Opera Reviews
26 May 2019
Untitled Document

Piotr Beczala impresses in his debut as Don José



by Moore Parker
Bizet: Carmen
Vienna State Opera
23 January 2018

The paramount interest in this 159th showing of Franco Zeffirelli’s 1978 production was a new Don José - not just to Vienna, but for the world stage. With stellar showings of Faust and Roméo to his credit, Piotr Beczala has now undertaken his first stage performance in Carmen. Belying his age (51) in all respects, the Polish-born tenor (now claimed by some Viennese as “their home boy”) bagged a deserved triumph - vocally in top form, and embodying the character with fine nuance and credibility. 

Intelligent pacing, pure lyricism and fine musicality remain Beczala’s trademarks and while the voice is not as rich as Domingo in his heyday (or anything approaching the dramatic capacity of a Vickers or McCracken) Beczala built his character effortlessly from scene to scene, complete with numerous staging details I don’t recall from earlier casts. He chose a full-throated forte for the Flower Song’s B-flat (in concert he has chosen other options) and sealed his success with a desperately passionate final act.

The evening further marked role debuts in the house for a number of the other soloists including the title part, with the multi-faceted ensemble member Margarita Gritskova now presenting her tried-and-tested Carmen at her home base. The role is notoriously elusive, and Gritskova chose an essentially elemental route utilising striking, sultry looks, oozing sensuality and guttersnipe ruthlessness to forge her brassy gypsy. She wears her costumes superbly and moves with natural grace - an attribute not always reflected in the vocal line or interpretive subtlety, or in French delivery which was taken somewhat liberally at times. Considering the occasion, it’s quite possible that finesse ranked second to methodically aiming for blatant ace cards - and indeed, in surviving discourse with the pit.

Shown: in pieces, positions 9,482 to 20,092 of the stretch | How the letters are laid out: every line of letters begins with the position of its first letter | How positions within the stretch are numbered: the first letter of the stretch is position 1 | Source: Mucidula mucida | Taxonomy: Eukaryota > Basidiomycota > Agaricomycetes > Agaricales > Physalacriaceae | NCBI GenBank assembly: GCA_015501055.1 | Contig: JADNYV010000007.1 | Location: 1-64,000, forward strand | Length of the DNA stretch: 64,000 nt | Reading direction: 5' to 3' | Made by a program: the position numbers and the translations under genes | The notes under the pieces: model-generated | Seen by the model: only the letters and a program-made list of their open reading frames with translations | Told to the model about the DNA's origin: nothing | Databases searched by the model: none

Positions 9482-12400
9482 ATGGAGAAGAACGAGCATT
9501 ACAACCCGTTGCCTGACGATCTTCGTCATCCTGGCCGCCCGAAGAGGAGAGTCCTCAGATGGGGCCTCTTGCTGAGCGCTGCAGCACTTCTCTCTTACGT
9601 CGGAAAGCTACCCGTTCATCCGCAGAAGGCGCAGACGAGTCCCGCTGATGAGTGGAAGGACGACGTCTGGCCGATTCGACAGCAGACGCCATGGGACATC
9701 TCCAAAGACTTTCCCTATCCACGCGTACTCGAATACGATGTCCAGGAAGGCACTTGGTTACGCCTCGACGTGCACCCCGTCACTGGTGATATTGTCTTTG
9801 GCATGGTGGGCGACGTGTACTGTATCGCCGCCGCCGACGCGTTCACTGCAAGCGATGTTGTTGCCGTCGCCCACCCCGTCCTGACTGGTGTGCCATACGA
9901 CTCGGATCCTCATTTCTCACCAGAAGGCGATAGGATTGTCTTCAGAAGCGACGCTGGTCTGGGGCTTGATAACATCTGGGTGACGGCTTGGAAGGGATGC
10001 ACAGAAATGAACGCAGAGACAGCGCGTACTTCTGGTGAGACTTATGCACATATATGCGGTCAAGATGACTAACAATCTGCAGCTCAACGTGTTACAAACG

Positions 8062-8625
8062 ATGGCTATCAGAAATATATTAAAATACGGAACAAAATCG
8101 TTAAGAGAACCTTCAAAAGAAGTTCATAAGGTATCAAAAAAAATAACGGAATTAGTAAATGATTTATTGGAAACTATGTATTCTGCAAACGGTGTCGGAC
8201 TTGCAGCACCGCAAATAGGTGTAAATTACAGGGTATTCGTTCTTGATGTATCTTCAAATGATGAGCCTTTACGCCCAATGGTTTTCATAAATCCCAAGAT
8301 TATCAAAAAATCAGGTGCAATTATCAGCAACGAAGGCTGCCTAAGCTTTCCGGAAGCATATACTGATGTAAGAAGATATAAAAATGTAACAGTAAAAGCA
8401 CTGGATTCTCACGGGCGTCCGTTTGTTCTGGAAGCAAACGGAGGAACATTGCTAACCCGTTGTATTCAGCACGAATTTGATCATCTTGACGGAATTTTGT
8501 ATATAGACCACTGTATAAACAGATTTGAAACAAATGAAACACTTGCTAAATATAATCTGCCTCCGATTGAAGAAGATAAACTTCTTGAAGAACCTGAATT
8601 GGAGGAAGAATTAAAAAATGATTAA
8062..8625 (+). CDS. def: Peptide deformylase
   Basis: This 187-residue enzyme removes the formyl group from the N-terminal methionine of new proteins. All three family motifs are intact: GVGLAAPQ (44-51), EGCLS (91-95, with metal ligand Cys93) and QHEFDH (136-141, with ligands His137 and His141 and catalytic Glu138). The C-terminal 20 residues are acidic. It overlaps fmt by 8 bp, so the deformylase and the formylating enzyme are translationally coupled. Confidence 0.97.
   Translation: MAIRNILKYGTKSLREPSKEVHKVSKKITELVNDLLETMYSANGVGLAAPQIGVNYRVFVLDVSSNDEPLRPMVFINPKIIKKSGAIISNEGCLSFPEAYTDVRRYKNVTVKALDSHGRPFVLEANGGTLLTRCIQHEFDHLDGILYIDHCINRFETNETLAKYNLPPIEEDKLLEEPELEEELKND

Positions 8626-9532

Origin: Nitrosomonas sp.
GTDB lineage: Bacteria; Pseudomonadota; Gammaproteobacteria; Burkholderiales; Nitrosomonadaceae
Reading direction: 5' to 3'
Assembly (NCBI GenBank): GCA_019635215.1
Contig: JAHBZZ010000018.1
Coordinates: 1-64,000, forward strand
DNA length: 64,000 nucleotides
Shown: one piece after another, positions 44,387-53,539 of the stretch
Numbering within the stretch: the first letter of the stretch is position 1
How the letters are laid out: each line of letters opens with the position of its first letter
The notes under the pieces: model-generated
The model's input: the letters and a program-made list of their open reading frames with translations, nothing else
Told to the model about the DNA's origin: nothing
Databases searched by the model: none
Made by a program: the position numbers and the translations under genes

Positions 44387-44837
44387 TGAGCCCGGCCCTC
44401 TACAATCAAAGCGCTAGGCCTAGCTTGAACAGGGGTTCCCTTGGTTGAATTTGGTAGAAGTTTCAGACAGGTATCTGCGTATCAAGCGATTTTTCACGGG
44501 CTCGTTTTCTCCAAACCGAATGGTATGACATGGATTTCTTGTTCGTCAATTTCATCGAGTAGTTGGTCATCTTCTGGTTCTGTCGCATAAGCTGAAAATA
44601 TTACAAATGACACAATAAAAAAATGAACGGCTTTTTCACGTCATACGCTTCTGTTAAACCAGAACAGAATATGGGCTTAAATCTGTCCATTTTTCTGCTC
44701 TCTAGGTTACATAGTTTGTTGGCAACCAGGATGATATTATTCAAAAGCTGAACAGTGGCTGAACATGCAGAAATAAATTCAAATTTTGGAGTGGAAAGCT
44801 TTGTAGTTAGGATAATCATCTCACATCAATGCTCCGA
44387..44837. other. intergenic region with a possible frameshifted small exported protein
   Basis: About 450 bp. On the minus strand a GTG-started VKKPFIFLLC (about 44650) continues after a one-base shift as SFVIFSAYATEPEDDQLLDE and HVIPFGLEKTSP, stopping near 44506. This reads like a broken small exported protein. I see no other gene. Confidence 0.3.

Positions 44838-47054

Olga Bezsmertna gave her first Micaëla in the house in a fine performance - albeit one which can further gain in individuality, charm, and in mid-range volume. 

As Escamillo, Carlos Álvarez was initially disadvantaged by dynamics in the pit but stalwartly delivered his bronzed, even-toned reading, which eventually won the day to underscore his nonchalantly-mature reading.

Simina Ivan played a piqued Frasquita with a penetrating top, while Margaret Plummer (in her first Mercédès) contrasted with her warm mezzo and flashing smile.

Ayk Martirossian’s newcomer Zuniga was imposing in stature and not inappropriately coarse in tone (contrasting well with Beczala’s diffident Corporal) with strong support from Orhan Yildiz (Morales), as well as Carlos Osuna and Igor Onishchenko, who were performing Remendado and Dancaire respectively for the first time here.

Conducting his first Carmen in the house, Jean-Christophe Spinosi began optimistically (to the degree that a shocking spread of the audience broke into applause half way through the prelude to Act 1) and indeed fared reasonably in the sections of the score which didn’t actively involve the stage. Otherwise, this was a nerve-wracking experience at all levels, with few moments throughout the long evening enjoying any sense of security between pit and stage - let alone providing scope for artistic evolvement. The conductor decided to avoid a solo curtain - though any expectations regarding an informed reaction from the evening’s smart-phone-bound audience would surely have been unfounded. 

Text © Moore Parker
Photo © Wiener Staatsoper / Michael Pöhn
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